Did you know that the IRS was once thought a marvelous excuse to get out of meetings in the 1980s?
Recently, I picked up a business book with a copyright of 1988. (I enjoy old used books. Don’t judge me.) By the time I got to chapter four, the IRS was used as a scapegoat in multiple scenarios. Usually to stall, interrupt, or change the flow of a meeting. The author used it no less than 8 times in 40 pages! It's doubtful the IRS could be used as an excuse in this decade, but the concepts are still the same. Sales-professionals need strategies to interrupt and redirect the flow of a meeting or interaction.
Has this ever happened to you? You’ve arrived at a meeting, even set your up-front contract for how the meeting will go, and suddenly your prospect has hijacked the meeting. Ugh! Now you are discussing things you never agreed to, and frankly, the discussion has nothing to do with the meeting at hand. (“Yes, I love sushi. No, I haven’t been to that store.”)
This is a strategy employed by buyers, sometimes intentionally, other times not, to derail the conversation and take up your time. The hope is that you, the sales professional, will become distracted and agree to something you would not normally agree to. Other times this strategy is to simply run out the clock. Maybe they are never going to buy from you or maybe they have no authority to make decisions. Whatever the reason the result is you are not moving the needle on this sale.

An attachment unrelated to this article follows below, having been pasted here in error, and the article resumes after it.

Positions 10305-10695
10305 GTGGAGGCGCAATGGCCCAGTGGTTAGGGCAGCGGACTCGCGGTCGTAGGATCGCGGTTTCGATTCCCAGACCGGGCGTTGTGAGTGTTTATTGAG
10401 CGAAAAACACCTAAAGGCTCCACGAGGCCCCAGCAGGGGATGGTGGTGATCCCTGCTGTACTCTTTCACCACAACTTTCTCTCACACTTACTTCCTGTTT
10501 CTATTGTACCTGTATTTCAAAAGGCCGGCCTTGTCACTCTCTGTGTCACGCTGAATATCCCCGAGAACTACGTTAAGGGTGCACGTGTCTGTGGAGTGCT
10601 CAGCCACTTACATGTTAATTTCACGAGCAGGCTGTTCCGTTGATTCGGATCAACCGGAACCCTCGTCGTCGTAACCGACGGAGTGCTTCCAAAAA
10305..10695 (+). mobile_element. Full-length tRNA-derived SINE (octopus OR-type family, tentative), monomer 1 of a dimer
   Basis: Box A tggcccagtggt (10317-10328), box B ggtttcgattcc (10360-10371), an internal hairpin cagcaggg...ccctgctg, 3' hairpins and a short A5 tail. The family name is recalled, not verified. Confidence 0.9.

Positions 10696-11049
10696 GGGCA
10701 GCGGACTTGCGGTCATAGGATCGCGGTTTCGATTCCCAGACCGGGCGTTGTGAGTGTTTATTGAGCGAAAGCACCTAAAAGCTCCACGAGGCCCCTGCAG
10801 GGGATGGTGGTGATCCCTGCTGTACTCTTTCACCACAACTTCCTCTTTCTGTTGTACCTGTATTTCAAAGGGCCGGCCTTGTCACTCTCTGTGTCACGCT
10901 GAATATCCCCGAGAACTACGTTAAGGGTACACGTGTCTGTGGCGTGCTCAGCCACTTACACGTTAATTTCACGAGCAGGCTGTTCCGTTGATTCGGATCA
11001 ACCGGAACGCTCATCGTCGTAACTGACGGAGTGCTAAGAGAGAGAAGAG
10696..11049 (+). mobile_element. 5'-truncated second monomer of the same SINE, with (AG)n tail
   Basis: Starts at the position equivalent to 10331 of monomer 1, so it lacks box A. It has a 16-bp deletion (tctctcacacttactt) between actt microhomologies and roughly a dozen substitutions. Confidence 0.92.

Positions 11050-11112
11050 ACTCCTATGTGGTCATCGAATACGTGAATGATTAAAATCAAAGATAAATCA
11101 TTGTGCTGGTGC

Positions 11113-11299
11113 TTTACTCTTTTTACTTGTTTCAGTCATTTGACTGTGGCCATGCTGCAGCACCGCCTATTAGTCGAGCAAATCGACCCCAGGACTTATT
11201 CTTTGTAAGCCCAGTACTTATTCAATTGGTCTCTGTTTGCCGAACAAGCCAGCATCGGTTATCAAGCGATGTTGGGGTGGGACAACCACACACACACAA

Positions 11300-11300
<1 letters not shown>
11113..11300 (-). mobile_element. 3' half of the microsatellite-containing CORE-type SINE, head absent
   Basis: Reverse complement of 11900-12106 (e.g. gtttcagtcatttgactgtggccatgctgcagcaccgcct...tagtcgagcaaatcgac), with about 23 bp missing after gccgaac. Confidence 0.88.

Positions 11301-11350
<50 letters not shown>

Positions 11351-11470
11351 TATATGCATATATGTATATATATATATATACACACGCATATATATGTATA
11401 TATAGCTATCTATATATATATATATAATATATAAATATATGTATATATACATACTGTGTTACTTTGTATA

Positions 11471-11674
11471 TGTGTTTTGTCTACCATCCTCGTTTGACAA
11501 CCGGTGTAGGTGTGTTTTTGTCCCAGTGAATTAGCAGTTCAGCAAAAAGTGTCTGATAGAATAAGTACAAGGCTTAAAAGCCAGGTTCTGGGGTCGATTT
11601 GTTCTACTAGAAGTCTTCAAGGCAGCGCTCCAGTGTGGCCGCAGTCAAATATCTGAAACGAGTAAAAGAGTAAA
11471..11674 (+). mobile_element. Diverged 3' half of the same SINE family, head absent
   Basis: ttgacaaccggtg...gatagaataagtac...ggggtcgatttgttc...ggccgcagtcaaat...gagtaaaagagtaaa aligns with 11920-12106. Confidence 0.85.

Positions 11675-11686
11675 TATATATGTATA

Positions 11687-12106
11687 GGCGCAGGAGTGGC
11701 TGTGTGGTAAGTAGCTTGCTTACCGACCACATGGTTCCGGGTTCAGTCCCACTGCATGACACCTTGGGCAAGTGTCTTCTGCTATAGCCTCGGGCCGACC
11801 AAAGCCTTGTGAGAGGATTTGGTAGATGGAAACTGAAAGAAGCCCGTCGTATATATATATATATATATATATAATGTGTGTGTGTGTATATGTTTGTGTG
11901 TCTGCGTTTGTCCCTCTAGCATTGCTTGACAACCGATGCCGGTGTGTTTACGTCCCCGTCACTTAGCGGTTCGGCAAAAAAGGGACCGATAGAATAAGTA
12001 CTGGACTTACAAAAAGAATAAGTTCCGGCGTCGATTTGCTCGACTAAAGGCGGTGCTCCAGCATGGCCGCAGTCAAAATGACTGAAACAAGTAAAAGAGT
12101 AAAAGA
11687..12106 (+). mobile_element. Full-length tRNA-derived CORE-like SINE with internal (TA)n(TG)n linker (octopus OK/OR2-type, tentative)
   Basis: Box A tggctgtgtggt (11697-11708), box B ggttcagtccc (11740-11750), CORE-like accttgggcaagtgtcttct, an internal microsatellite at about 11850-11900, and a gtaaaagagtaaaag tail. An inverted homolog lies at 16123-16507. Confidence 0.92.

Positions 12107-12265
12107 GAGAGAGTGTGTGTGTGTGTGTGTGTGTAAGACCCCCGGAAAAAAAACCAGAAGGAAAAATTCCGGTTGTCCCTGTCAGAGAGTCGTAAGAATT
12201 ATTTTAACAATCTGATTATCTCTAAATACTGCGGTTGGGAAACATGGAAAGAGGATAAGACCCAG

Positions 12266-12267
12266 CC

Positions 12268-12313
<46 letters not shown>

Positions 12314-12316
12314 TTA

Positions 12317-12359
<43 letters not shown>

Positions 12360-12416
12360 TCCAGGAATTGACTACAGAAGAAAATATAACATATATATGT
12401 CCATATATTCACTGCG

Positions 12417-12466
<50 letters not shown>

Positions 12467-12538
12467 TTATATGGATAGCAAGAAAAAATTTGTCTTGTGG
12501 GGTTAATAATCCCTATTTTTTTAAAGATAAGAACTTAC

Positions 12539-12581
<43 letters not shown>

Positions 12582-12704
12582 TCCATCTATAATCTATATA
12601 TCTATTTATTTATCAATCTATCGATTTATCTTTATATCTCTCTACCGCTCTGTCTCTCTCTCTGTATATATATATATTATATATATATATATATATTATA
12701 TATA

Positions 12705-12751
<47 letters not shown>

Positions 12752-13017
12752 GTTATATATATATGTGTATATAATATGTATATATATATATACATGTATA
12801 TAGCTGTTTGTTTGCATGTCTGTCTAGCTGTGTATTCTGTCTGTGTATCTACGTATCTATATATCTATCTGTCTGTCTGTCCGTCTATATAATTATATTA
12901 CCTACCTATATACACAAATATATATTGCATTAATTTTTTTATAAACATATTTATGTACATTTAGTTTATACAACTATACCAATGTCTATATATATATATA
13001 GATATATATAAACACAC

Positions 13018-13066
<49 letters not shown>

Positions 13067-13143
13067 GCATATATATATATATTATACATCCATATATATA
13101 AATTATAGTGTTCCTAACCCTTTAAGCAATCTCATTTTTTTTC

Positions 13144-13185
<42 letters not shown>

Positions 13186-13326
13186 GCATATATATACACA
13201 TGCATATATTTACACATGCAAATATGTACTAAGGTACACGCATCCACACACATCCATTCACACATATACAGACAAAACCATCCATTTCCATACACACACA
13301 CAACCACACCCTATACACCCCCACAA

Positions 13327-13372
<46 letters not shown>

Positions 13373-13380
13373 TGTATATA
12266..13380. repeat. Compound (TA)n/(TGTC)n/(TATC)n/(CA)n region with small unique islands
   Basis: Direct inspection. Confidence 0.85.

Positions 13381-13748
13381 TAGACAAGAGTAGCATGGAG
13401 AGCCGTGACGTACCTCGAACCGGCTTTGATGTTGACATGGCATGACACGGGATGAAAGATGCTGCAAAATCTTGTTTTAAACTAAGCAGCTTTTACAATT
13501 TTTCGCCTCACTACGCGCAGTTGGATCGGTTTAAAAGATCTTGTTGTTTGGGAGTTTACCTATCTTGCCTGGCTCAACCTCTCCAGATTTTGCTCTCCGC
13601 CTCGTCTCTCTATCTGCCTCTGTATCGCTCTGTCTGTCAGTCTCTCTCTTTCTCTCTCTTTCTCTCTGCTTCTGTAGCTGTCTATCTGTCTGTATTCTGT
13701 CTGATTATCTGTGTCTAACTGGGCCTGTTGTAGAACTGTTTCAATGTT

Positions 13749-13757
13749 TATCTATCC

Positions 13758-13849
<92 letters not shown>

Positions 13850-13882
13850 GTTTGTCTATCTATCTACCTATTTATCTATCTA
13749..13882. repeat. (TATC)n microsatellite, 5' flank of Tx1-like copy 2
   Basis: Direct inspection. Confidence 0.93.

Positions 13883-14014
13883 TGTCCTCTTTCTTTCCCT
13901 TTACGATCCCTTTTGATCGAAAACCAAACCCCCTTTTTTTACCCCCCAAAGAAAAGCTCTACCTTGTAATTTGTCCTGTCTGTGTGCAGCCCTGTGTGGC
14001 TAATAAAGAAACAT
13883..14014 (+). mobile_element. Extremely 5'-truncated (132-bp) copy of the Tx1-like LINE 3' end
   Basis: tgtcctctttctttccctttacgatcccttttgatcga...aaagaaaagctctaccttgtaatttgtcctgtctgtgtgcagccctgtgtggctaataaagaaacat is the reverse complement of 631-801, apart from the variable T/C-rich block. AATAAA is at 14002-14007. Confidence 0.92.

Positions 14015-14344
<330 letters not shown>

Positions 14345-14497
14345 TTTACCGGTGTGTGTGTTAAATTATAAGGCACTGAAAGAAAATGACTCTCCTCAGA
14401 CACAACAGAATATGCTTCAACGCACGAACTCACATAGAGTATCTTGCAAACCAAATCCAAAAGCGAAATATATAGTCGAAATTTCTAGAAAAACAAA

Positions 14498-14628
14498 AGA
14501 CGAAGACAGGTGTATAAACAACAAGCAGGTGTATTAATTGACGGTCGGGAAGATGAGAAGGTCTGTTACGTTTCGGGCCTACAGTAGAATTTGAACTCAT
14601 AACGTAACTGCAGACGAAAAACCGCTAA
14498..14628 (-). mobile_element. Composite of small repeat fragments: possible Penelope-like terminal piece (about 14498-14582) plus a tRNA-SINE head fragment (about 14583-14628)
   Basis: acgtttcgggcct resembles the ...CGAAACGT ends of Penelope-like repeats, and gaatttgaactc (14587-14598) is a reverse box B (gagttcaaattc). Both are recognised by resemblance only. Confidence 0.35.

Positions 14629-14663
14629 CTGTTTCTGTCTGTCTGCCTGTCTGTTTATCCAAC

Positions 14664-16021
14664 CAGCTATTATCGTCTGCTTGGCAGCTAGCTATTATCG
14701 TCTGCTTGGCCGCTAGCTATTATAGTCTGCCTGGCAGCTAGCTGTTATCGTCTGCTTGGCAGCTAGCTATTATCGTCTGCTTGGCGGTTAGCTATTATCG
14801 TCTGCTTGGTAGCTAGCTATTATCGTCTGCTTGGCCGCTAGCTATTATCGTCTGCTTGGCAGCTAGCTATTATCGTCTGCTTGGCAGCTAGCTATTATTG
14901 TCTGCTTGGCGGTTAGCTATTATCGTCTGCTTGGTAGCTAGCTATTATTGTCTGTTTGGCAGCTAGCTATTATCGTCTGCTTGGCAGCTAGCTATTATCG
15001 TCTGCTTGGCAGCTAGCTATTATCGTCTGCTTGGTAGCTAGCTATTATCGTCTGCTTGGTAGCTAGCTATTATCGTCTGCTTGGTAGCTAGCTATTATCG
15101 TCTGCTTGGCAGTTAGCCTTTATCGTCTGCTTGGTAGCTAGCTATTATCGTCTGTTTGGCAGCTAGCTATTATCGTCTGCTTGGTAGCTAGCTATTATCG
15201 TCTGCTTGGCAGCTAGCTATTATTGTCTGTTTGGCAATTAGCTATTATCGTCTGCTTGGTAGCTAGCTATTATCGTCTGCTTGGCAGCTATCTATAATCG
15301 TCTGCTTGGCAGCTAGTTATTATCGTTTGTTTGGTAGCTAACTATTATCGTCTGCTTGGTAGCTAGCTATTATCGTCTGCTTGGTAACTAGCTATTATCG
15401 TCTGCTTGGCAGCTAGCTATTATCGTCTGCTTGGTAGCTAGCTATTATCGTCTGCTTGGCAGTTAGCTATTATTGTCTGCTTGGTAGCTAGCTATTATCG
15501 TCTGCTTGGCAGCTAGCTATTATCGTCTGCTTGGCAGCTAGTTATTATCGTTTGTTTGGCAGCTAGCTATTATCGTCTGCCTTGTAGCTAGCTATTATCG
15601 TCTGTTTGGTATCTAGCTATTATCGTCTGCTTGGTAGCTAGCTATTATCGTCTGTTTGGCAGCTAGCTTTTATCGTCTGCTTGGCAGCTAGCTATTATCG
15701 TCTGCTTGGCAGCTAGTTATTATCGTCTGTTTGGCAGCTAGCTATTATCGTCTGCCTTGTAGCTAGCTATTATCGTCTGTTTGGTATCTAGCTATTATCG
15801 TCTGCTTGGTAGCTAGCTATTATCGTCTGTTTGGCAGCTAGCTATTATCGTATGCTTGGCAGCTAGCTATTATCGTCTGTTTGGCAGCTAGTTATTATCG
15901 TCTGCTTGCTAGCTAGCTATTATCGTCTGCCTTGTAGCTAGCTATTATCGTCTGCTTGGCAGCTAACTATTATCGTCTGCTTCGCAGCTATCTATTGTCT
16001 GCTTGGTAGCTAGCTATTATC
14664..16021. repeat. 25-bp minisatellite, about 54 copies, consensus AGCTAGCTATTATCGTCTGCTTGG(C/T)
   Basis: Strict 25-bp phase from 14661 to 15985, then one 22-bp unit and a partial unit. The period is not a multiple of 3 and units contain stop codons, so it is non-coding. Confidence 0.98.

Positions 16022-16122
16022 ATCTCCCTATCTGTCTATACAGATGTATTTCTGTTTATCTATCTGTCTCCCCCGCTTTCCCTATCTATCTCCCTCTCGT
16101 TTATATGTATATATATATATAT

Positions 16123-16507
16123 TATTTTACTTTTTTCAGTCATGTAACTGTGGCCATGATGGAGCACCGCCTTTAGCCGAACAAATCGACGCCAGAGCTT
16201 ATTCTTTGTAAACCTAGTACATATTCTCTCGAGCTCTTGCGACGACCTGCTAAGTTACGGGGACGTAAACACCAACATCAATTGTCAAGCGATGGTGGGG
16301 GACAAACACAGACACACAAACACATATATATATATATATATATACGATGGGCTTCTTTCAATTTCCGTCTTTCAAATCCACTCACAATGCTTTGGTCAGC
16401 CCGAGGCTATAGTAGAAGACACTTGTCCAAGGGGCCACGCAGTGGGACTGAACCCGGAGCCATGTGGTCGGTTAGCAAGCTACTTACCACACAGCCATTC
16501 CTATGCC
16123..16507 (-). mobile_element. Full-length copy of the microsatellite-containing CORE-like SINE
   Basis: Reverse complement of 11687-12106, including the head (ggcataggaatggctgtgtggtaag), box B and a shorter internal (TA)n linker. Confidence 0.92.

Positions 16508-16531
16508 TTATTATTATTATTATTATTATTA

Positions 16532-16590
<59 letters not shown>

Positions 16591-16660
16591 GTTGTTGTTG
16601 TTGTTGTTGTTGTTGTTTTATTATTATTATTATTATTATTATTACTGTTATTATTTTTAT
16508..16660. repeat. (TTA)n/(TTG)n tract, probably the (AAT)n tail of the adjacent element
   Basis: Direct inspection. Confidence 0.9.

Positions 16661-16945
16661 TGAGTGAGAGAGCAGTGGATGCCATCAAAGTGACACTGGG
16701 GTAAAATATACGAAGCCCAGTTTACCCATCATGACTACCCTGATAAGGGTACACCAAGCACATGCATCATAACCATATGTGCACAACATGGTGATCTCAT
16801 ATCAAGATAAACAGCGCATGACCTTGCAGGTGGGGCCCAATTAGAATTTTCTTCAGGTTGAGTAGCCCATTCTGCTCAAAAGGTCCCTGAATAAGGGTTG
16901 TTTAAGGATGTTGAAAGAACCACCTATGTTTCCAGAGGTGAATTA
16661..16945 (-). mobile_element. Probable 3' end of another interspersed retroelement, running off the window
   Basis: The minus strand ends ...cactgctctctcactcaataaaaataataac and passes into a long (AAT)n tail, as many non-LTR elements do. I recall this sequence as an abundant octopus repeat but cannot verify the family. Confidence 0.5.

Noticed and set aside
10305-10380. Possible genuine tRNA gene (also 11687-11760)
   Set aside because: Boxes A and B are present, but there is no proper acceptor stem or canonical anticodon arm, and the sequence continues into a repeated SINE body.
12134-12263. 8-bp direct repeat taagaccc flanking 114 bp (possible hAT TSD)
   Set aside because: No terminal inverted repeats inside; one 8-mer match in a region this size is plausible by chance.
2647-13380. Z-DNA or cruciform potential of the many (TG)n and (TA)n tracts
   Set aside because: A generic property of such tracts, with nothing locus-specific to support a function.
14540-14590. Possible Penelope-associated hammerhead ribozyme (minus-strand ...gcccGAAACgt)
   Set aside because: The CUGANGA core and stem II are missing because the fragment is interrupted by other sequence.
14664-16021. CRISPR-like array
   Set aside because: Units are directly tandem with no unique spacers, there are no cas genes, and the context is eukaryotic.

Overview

How do you turn the conversation back to what both parties have agreed to?
If it were still 1988 you could look at your watch, feign surprise at the time, then interrupt by saying “excuse me, this is the time I was supposed to call the man back from the IRS.” What happened was the sales professional was able to politely interrupt the conversation and upon returning to the meeting could redirect the conversation back to the up-front contract. Apparently, no one would question the validity of a call to the IRS.
Would this excuse work for sellers now? Not at all. But finding an excuse to interrupt and redirect a conversation is exactly what you need to change the direction of the meeting that’s gone off the rails.
Back in 1988, when the seller left to call the IRS, the buyer was forced to stop steering the conversation where they wanted it to go. The buyer lost their momentum. In 2021 you need a strategy that does the same thing. Stop the wandering conversation and move it back to the topic at hand. Restate your up-front contract, take the reins and steer the conversation where you need it to go. Then close the sale or close the file.
What method will you use to interrupt and redirect?